Most who know me are aware that I’ve been doing the Whole30 for the month of August. Today is day 30! I wanted to write about my experience for two reasons: because I learned a lot during the process, and for others who may be interested in giving the Whole30 a try!
First of all, I am very anti-diet. Diets don’t work. Most people know this. The second important thing to know is that I LOVE FOOD. There is pretty much nothing I do not like. As a baby, my mom used to take food away from me to force me to slow down…you get the picture. That being said, I’ve always eaten fairly healthy – my parents did a great job of offering us well-balanced meals and we hardly ever had soda in the house.
I know quite a few people who have done this 30 day challenge and they have experienced a variety of amazing results – clearer skin, more energy, fewer headaches and pains, better sleep, and weight loss. The main reason I chose to do the Whole30 was because I wanted to break my sugar addiction. And that’s not an exaggeration, sugar excites the same parts of the brain that cocaine does – it truly is addictive and naturally makes us want more of it. The problem is, our bodies were never designed to process sugar, and many other “food” substances that we have readily available to us.
One thing I learned recently is that we are biologically wired so that when things taste sweet, salty or fatty, this sends a signal to our brain to say, “This food is good!” This signal protected humans as hunter/gatherers from eating things that were not safe to eat (a bitter taste). However, the fatty, salty, and sweet tastes we have now are quite a ramped-up version of what our bodies were designed to handle. Thus, the addictive nature that leaves us wanting more, and also tricks our brain into thinking we are full, when our cells are actually nutritionally starved. (Read It Starts With Food for more on this subject.)
The same way that social media gives us a false sense of connection that leads us to want more, sugar gives our bodies a false sense of satisfaction yet fuels our brain’s desire for more sugar. The truth is, we don’t need sugar at all to function, and we consume it in such excess (because it is in EVERYTHING) that it turns to fat in our bodies. I wanted to learn enough about this to change my mindset, not just change what I was eating. Because let’s be honest, that’s not gonna last – you can’t change your behavior without first changing your mind.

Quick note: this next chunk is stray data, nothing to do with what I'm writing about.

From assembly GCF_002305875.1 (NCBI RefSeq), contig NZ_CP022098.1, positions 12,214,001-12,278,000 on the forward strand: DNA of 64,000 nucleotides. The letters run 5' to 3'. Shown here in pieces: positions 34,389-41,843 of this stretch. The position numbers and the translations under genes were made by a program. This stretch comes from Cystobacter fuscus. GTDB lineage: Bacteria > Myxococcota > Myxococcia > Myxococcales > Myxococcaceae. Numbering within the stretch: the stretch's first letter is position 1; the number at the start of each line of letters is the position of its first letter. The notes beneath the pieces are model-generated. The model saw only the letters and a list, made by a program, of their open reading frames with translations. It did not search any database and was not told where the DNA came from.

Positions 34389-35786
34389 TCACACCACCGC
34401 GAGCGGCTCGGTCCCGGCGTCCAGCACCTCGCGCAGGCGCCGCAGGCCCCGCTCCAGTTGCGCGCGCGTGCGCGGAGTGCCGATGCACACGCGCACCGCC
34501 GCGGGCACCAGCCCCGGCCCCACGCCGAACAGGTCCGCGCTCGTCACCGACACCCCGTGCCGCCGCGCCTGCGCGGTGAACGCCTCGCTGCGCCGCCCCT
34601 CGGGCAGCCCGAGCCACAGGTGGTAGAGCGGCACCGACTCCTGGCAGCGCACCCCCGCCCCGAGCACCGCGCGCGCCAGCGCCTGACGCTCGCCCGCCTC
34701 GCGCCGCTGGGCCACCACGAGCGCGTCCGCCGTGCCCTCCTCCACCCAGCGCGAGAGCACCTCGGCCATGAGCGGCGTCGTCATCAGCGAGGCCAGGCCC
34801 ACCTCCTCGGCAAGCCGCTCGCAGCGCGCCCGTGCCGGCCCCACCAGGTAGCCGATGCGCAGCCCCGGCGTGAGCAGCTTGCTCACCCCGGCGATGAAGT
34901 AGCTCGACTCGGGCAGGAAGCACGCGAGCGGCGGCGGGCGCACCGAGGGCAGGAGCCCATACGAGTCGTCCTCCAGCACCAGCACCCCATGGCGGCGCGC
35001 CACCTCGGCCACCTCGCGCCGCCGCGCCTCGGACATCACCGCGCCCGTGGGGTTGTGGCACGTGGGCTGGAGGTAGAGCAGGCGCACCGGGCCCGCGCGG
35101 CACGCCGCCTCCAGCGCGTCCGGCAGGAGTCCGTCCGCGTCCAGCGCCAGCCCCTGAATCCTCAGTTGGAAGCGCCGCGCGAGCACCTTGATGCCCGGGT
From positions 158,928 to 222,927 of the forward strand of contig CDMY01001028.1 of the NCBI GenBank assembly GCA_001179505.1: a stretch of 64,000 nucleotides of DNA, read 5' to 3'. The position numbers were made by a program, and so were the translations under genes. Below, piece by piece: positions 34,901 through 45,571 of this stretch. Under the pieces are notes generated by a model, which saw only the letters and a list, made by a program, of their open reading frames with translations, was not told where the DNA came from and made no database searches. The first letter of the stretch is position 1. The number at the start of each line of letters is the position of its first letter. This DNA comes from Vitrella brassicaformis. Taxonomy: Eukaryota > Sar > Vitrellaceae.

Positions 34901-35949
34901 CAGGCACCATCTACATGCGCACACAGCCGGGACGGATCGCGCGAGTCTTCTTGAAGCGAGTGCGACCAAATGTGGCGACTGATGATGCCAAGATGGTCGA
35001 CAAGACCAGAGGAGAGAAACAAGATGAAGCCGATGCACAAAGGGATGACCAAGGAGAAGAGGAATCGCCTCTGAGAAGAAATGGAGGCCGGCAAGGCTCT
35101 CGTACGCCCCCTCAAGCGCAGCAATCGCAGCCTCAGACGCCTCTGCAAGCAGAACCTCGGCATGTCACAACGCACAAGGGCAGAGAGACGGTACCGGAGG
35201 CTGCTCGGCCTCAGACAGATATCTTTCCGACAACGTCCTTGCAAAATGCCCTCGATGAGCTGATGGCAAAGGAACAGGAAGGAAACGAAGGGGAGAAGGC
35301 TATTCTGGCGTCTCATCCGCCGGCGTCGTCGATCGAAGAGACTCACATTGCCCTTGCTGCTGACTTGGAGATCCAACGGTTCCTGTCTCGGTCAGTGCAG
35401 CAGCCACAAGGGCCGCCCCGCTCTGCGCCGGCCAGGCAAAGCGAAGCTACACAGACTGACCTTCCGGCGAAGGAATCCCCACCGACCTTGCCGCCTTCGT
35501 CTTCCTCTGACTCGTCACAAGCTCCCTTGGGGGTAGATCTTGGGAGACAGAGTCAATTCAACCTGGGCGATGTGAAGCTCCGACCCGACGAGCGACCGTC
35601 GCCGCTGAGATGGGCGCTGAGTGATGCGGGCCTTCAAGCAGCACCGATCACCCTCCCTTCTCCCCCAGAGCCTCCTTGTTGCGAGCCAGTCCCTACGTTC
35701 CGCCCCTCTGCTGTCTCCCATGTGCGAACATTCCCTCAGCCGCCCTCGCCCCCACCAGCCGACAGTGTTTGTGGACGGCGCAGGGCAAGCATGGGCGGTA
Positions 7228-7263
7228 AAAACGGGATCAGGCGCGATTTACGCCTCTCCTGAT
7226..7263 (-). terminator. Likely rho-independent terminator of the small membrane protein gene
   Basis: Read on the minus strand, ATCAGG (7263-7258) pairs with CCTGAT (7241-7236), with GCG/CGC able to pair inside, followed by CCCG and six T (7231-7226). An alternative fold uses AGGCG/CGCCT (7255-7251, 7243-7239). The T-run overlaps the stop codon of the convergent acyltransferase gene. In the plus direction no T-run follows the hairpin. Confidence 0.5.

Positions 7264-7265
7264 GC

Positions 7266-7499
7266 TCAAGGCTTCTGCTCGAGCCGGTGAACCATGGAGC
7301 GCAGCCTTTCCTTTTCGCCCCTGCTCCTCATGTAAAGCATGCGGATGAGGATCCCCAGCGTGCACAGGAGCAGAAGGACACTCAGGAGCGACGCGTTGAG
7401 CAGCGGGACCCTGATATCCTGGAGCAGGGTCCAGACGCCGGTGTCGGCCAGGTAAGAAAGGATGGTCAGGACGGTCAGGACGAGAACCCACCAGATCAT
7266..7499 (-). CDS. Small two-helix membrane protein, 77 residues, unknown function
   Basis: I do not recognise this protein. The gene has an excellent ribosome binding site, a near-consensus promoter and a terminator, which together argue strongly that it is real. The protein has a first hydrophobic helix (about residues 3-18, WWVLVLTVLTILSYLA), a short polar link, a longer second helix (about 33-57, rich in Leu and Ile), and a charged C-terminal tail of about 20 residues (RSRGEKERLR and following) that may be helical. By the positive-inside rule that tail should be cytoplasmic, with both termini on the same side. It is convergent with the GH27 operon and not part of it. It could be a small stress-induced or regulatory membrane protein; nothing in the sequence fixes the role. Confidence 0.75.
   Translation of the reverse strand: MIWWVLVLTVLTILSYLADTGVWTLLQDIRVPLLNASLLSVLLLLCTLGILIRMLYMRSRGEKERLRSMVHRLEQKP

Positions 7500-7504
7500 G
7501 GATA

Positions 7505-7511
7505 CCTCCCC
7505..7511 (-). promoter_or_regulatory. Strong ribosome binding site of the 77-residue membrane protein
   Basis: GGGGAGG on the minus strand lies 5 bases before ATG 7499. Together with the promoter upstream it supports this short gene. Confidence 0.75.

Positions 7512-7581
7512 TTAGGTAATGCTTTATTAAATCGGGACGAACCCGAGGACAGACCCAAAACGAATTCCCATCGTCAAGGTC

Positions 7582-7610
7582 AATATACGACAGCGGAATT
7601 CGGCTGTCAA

To me, it’s not about depriving myself or cutting out so called “bad” foods. It’s about making choices to eat things that make me healthier, to allow my body to function in the best ways it can. I’m still learning a lot, and I’ll continue to experiment with what makes me feel the best, but for now, here’s what I learned and experienced the last 30 days:
1. Planning is EVERYTHING.
In order to execute this 30 day challenge, I knew I needed to plan very thoroughly. I could not be tempted with stuff in the cabinet, so I was careful to eat up what I had before I started, and then planned out specific meals with a detailed grocery list week by week. Pinterest is a game-changer for stuff like this, and it really didn’t take long. Putting in the work to plan ahead made everything else incredibly easy. There was no guesswork, I went shopping on Sundays, and had recipes printed a ready to go for the week.
2. I can actually cook…